2019 Guest Speakers


Joanna Kempner, associate professor of sociology at Rutgers University and affiliate member of Rutgers’s Institute for Health, Health Care Policy, and Aging Research, works at the intersection of medicine, science, gender, and the body. Her research investigates knowledge production as cultural work, inscribed with and shaped by tacit assumptions about social relations across gender, race, and class. Her first book, Not Tonight: Migraine and the Politics of Gender and Health (Chicago 2014), examines the social values embedded in the way we talk about, understand, and make policies for people in pain. She has also written extensively on the formation of “forbidden knowledge,” which are the boundaries that form around what we think is too dangerous, sensitive or taboo to research. Kempner is currently working on several projects related to the politics of disease, pharmaceutical development, and health care delivery, including a book manuscript on the various successes of underground psychedelic drug research.

Professor Kempner received her Ph.D. from the University of Pennsylvania, participated in the Robert Wood Johnson Scholars in Health Policy Research Program and worked as a Research Associate at the Center for Health and Wellbeing at Princeton University. She has won several awards for her research, including the 2016 American Sociological Association’s Eliot Freidson award for Outstanding Publication in Medical Sociology in honor of Not Tonight. She writes for a wide variety of audiences, publishing in journals like Science, Social Science & Medicine, Gender & Society, and Public Library of Science Medicine.

Dr. Kempner's Keynote Address is:

The Daytrippers: Psychedelics, Citizen Scientists, and the Will to Survive

Psychedelic substances have reemerged as the subject of serious biomedical research, despite prohibitive governmental regulations on the study of these drugs. In this talk, Kempner addresses the role that citizen scientists and a “psychedelic underground” have played in fueling the “psychedelic renaissance.” Kempner will draw on her wide-ranging historical and ethnographic study of one such underground network, the Clusterbusters, a group of people with cluster headache, an excruciating and hard-to-treat pain diagnosis, whose underground protocol for using psilocybin-containing mushrooms to prevent attacks is now under study at a clinical trial at Yale. This case study enables an analysis of how informal networks of expertise enabled academic and nonacademic researchers to partner in their efforts to resist the prohibitory politics of drug research in the United States. Kempner’s talk will also highlight the methodological challenges and joys of conducting a multi-sited, digital, and relational ethnography.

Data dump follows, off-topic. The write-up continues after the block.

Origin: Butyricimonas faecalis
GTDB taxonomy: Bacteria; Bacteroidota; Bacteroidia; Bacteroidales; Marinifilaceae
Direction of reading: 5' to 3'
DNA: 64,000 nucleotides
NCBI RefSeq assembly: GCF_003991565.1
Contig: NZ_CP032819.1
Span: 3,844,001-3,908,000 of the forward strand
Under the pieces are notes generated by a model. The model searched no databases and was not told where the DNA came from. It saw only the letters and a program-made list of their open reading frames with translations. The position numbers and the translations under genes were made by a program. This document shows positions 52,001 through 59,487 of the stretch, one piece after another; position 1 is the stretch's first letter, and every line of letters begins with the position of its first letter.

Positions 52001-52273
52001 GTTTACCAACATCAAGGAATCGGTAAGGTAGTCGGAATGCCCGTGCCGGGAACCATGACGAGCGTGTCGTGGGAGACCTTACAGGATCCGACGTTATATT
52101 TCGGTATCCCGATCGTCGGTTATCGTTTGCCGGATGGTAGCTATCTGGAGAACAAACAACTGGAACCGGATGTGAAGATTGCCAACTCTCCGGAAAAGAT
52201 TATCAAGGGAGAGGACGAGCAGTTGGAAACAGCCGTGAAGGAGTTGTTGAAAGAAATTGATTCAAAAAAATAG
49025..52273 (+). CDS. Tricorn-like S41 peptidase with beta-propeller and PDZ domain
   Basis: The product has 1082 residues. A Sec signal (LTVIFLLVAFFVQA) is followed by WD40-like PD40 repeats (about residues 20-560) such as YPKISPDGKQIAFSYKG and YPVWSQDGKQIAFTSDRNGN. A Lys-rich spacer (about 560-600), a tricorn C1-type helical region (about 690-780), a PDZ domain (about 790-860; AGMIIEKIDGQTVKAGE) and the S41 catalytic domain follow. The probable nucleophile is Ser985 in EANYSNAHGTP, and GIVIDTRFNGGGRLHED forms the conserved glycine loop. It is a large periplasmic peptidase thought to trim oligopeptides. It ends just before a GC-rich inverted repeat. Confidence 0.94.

Joseph Kotarba, PhD, is Professor of Sociology at Texas State University. He is also Medical Sociologist at the Institute for Translational Sciences at the University of Texas Medical Branch, Galveston. Dr. Kotarba received his doctorate from the University of California, San Diego. His major areas of scholarly interest are health, culture, and science. Dr. Kotarba’s studies in health have included (among others) the chronic pain experience; the social organization of aerospace medicine; the HIV/AIDS hospice; the delivery of emergency health care at pop music festivals; women’s and men’s sports medicine as occupational health care; and the team concept in community health care. He is currently writing on the culture of biomedical team science; the impact of the translational science movement on scientists’ self-identity; recreational and therapeutic music experiences among the elderly; and the persistence of existential ideas in contemporary intellectual life. Dr. Kotarba’s most recent book is Understanding Society through Popular Music (Routledge 2018). The Society for the Study of Symbolic Interaction awarded him the George Herbert Mead Award for Lifetime Achievement.

Dr. Kotarba's featured presentation for the Qualitatives is:

The Impact of Translational Science on the Culture of Medicine: An Ethnographic Take

This presentation describes the value of qualitative methods in exploring the development of translational biomedical science (TS), a scientific movement that aims to facilitate the efficient application of basic research to clinical service design and delivery. The setting for this research is the Institute for Translational Sciences (ITS), at the University of Texas Medical Branch-Galveston. The findings from this research can be conceptualized in four analytical stages. Stage one: the original mandate to ITS to evaluate the implementation of the Award. Stage two: true collaboration with the organizational psychologists and business management members of our team. Stage three: leadership training. As translational biomedical science becomes comfortably integrated at UTMB, Stage four provides the opportunity to examine general topics in the sociology of science. I conclude with a discussion of the implications of this research agenda for health research in Canada.